"I'm trying to keep some external drivers up to date with the kernel, and the first two weeks after the release is the worst time for me. There is no way to distinguish the current git kernel from the latest release. It's only after rc1 is released that I can use the preprocessor to check LINUX_VERSION_CODE," explained Pavel Roskin, describing the ongoing effort to keep the out of tree MadWifi driver in sync with the latest released kernel. Rik Van Riel suggested:
"Consider this an incentive to submit your code for inclusion in the upstream kernel. Having all the common drivers integrated in the mainline kernel makes it much easier for users to use all their hardware, external drivers are not just a pain for the developers."
Pavel acknowledged, "the incentive has already worked for MadWifi, which has landed in the wireless-2.6 repository under the name 'ath5k'. Still, there is a lot of work to do, and some features won't appear in the kernel driver soon, partly because they rely on the chipset features that still need to be reverse engineered. " In response to Pavel's original question, Dave Jones noted that Fedora kernels treat the development between a major release and the first release candidate as "rc0".
"Incorporating the MadWifi project as non-profit entity is on our to-do-list since months, and I really would like to see it happen soon now," Michael Renzmann announced on the Madwifi development mailing list. He explained, "[the] main motivation for setting up a non-profit organisation is to be able to handle monetary donations from users in a clean way. So far, we are a bunch of interested and only loosely organised developers working on the driver." He went on to add, "we see a rising amount of users asking how they can donate money to support the ongoing development of MadWifi and ath5k. The money could be used for covering costs for our server, for setting up a small testbed installation, for providing developers with Atheros-based cards, and so on." He then noted that given the two options of either forming their own non-profit or joining a non-profit umbrella, they are choosing to pursue the latter.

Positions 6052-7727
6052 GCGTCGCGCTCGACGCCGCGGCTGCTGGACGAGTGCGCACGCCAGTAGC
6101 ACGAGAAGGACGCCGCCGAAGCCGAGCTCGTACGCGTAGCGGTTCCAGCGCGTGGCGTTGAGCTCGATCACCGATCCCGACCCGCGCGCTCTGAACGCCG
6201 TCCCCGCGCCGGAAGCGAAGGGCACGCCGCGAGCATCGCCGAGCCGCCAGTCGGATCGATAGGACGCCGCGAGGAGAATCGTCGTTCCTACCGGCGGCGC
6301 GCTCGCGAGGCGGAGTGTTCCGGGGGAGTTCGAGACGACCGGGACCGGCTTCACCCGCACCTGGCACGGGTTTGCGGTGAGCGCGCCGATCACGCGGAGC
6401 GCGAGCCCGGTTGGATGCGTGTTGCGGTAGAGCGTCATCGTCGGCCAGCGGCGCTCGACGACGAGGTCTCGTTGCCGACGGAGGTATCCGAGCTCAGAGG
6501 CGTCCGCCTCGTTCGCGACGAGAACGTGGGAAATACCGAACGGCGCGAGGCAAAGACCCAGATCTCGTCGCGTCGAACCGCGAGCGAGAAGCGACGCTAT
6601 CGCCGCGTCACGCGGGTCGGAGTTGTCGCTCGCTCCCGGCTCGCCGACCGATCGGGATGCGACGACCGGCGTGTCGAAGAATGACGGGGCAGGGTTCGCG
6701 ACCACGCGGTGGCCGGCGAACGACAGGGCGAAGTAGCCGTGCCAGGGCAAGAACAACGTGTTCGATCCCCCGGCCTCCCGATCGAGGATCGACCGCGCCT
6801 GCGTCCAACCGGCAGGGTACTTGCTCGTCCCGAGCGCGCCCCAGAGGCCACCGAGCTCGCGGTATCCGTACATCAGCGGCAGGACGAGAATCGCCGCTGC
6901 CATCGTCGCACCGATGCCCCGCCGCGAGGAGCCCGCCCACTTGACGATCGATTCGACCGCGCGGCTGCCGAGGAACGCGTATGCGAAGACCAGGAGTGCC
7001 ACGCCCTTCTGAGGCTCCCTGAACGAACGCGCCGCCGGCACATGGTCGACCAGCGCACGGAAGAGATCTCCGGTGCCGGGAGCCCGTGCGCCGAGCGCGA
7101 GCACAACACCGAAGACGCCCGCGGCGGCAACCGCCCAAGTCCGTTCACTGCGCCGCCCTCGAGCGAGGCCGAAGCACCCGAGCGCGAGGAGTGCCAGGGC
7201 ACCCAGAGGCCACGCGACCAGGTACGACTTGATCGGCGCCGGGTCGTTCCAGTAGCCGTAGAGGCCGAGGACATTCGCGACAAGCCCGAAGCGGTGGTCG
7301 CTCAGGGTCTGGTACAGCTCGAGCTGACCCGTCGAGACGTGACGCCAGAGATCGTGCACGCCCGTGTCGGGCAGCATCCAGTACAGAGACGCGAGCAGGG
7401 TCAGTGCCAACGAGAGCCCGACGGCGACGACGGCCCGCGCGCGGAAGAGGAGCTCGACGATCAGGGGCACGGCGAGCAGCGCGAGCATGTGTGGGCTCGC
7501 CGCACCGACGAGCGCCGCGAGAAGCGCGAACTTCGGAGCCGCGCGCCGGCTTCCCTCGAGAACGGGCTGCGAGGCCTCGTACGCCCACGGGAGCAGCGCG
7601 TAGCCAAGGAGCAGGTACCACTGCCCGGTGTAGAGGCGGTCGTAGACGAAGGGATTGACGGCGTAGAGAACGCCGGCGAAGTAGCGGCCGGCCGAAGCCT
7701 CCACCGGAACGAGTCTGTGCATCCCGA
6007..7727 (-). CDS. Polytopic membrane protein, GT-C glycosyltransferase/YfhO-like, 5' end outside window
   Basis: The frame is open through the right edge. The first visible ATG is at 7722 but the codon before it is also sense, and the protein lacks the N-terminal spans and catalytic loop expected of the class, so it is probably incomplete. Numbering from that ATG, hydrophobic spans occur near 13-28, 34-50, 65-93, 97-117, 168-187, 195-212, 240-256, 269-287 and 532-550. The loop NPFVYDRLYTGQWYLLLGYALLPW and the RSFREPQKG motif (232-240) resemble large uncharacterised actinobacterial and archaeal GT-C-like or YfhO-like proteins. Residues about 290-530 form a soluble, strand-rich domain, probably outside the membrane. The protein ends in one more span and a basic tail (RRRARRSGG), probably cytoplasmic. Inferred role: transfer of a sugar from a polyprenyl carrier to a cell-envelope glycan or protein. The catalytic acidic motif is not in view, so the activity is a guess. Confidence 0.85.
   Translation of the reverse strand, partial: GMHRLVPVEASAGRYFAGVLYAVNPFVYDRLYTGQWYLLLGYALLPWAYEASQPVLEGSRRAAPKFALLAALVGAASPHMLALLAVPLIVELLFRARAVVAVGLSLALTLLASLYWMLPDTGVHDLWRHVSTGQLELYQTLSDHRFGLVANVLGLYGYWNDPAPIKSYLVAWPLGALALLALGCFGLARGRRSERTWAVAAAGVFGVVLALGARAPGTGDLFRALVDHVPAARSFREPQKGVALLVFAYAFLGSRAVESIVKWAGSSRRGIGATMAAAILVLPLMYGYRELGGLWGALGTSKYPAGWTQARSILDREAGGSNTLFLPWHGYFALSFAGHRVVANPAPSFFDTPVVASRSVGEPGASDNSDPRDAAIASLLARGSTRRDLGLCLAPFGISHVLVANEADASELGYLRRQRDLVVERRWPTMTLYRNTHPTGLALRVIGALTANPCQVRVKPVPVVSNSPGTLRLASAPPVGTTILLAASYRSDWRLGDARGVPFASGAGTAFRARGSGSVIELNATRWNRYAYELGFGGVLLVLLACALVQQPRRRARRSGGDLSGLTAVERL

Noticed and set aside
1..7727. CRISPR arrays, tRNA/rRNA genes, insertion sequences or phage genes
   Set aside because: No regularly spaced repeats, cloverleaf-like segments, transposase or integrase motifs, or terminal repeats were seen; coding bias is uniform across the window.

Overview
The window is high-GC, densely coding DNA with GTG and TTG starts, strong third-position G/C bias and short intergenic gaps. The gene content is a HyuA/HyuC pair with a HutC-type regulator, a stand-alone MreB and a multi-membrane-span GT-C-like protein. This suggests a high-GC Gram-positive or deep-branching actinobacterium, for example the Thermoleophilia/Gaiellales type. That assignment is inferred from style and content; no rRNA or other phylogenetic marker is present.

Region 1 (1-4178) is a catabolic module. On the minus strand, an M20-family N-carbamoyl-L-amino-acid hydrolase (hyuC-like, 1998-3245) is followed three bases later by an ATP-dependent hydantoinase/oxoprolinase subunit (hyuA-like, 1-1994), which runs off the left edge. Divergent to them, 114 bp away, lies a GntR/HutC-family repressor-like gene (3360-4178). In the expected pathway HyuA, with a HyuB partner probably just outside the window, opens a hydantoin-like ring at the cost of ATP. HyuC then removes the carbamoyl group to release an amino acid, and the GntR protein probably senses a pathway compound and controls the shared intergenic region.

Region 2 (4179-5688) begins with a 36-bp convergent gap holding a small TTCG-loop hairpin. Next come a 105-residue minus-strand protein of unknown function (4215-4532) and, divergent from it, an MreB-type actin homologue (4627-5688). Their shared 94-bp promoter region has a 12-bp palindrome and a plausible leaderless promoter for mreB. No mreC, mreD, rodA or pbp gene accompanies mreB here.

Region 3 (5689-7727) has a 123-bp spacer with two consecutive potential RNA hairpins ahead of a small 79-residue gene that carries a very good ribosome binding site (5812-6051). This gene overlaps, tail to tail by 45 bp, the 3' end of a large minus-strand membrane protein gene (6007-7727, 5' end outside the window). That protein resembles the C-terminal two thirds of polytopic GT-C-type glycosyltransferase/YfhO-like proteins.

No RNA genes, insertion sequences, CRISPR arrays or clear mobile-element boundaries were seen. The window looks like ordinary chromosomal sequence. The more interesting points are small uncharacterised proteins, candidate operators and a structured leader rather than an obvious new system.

Michael continued, "As far as I know, SFC and SPI are the only non-profit umbrellas that exist for open-source projects - or at least these are the two 'famous' ones." He went on to offer some comparisons between the 'Software Freedom Conservancy' (SFC) and 'Software in the Public Interest' (SPI), as well as listing some projects that are members of each. He noted the SFC's association with the SFLC and suggested, "I currently tend to vote for incorporating as non-profit by joining the SPI, and at the same time join the SFLC as client." Michael concluded by asking for feedback.
"We, the MadWifi team, announce our decision to move away from the binary-only HAL and change the focus of our future development towards ath5k, a completely free (as in freedom) driver which will eventually become an integral part of the Linux kernel," Michael Renzmann posted to the MadWifi development mailing list. The decision comes during continued debate surrounding what is and what is not allowed by the BSD license, and with no official statement yet from the SFLC. Much of the debate was due to an attempt to release BSD licensed files under the GPL, visible for example in the ath5k_hw.c source file which is still labeled as available "under the terms of the GNU General Public License" in the latest version of the file checked into the source repository linked from the MadWifi project page. It appears that actual development of the ath5k driver has been moved to Linville's git tree, where the license is now purely BSD, though debate remains as to what's required to be able to add additional copyrights to source code as have been added to the reverse engineered HAL code originally written by Reyk Floeter. In an earlier confrontation with Atheros, the work done by Reyk was determined to be free of copyright infringement:
"A driver for Atheros wireless cards is available in OpenBSD that talks directly to the hardware, based on reverse engineering efforts done by Reyk Floeter. Relevant parts of the driver have been ported to Linux by Nick Kossifidis to start OpenHAL, a free (as in freedom) replacement of the proprietary HAL. Claims that the OpenBSD driver (and thus also OpenHAL) contains stolen code slowed down the OpenHAL efforts but finally could be voided. The Software Freedom Law Center (SFLC), with the help of Atheros, performed a thorough code review and concluded "that OpenHAL does not infringe copyrights held by Atheros". In other words, the way is clear now for the inclusion of an OpenHAL-based driver into the Linux kernel."